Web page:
Posted by: Malcolm Jarvis
True story: while writing this post, I received a call on my mobile from an 0844 number. With a sense of crushing inevitability I answered, and sure enough, before I’d finished saying hello, a recorded message interrupted me to congratulate me on my chance to win £500 of vouchers or even an iPad. You can imagine my excitement. All I had to do was to press 2, and I’d get another call within 24 hours to tell me all about the source of my incredible fortune. Out of curiosity, I hung up and called them back, only to be played a beep that itself was cut off as the call automatically hung up. Maybe the machine was upset at my hanging up on it, but I suspect it’s equally grumpy with all return callers.
What is Voice Broadcasting?
Every so often, I get asked about voice broadcasting (also known as voice blasting or as “robo-calling” in the US) and whether it’s a service Greenlight can provide. It’s not as if it’s a service that’s not readily available elsewhere. A quick Google search brings back dozens of companies offering voice blasting or voice broadcasting as a service, and all make bold claims about how powerful and profitable it is as a direct marketing tool.
I can understand the attraction. The idea that you can get an automated marketing message out to millions of numbers and then have only interested (and presumably slightly gullible) folks connect through to a relatively small call centre team for an easy pitch and close sounds too good to be true.
Voice broadcasting has been around for more than 20 years, but it’s only since the arrival of VoIP based cloud systems that it’s really taken off, and as entrepreneurs receive more of these calls themselves every day, it’s easy to picture the dollar signs appearing in their eyes. The obvious question being: if everyone else is doing it, why can’t I?
Technically, it’s not a difficult technology to build. Voice broadcasting is occasionally referred to as “outbound IVR”, and this sums up pretty cleanly what it is - an inbound IVR menu (“1” for this, “2” for that) operating in reverse. Hook it up to a dialling plan that works its way through list of numbers and job done - one voice broadcast service ready to go.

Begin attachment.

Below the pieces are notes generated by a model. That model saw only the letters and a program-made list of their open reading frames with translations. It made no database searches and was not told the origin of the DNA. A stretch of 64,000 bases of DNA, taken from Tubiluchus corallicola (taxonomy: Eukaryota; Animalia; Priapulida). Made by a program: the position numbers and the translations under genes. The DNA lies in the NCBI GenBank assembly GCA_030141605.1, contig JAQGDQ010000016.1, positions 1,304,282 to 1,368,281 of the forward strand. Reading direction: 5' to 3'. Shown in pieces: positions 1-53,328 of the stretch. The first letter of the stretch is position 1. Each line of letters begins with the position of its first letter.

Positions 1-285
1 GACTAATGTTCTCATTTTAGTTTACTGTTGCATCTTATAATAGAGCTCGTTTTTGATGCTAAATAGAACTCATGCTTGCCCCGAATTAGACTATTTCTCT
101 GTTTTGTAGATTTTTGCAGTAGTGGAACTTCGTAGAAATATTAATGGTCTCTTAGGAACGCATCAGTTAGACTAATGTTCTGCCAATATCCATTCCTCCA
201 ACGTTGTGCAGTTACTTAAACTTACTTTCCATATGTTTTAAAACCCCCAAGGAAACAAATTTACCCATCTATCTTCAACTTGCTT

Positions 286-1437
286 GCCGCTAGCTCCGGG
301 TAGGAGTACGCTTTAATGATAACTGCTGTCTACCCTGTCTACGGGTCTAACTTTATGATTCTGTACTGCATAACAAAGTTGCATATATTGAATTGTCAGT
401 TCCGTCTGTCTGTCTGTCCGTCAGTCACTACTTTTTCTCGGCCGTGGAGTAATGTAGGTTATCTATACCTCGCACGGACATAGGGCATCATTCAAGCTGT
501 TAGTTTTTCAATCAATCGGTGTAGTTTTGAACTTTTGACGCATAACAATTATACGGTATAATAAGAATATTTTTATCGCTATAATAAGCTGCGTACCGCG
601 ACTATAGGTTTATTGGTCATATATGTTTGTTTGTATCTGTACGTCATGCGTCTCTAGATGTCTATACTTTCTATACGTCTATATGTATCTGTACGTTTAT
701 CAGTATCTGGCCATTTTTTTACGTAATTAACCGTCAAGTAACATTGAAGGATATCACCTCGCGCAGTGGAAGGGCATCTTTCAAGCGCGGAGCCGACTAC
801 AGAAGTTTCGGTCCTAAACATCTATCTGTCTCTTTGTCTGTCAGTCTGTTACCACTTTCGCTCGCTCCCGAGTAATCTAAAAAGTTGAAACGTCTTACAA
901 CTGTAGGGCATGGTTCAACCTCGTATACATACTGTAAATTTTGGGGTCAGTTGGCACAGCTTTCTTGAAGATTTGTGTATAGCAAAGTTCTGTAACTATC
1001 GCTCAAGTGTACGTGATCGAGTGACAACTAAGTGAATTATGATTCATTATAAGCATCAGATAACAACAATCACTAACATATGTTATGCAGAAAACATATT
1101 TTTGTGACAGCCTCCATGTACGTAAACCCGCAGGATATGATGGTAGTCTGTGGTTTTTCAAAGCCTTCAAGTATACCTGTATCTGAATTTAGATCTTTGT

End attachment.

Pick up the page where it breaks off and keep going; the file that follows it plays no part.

The Fly In The Ointment
The only snag with this potential money spinner is that it’s illegal. Not for us you understand - we’d simply be providing a service which under certain circumstances (warnings about natural disasters, school closure notifications, fraud checks, that sort of thing), is perfectly legal if not downright virtuous. No, it’s the end beneficiary of the service that’s the one in danger of breaking the law, the company providing the technology is simply giving them the rope to hang themselves with.
Let’s take a look at what my favourite bedtime reading, the Privacy and Electronic Communications (EC Directive) Regulations 2003, says on the subject:
(1) A person shall neither transmit, nor instigate the transmission of, communications comprising recorded matter for direct marketing purposes by means of an automated calling system except in the circumstances referred to in paragraph (2).
(2) Those circumstances are where the called line is that of a subscriber who has previously notified the caller that for the time being he consents to such communications being sent by, or at the instigation of, the caller on that line.
When this is enforced by the ICO, they summarise it as follows:
The Commissioner is satisfied that the Company has instigated the sending of automated marketing calls to subscribers without their prior consent.
This is an expensive line to receive in a letter. In the UK, the ICO has grown some real teeth over the last couple of years and they’re coming down hard on companies that are breaking the rules around communications. Fines for voice blasting marketing messages have recently been around £180,000, double if the commissioner is feeling particularly aggrieved. By waiving your right to appeal and paying promptly, you can get a 20% discount, but I’m guessing this is small comfort to most company owners.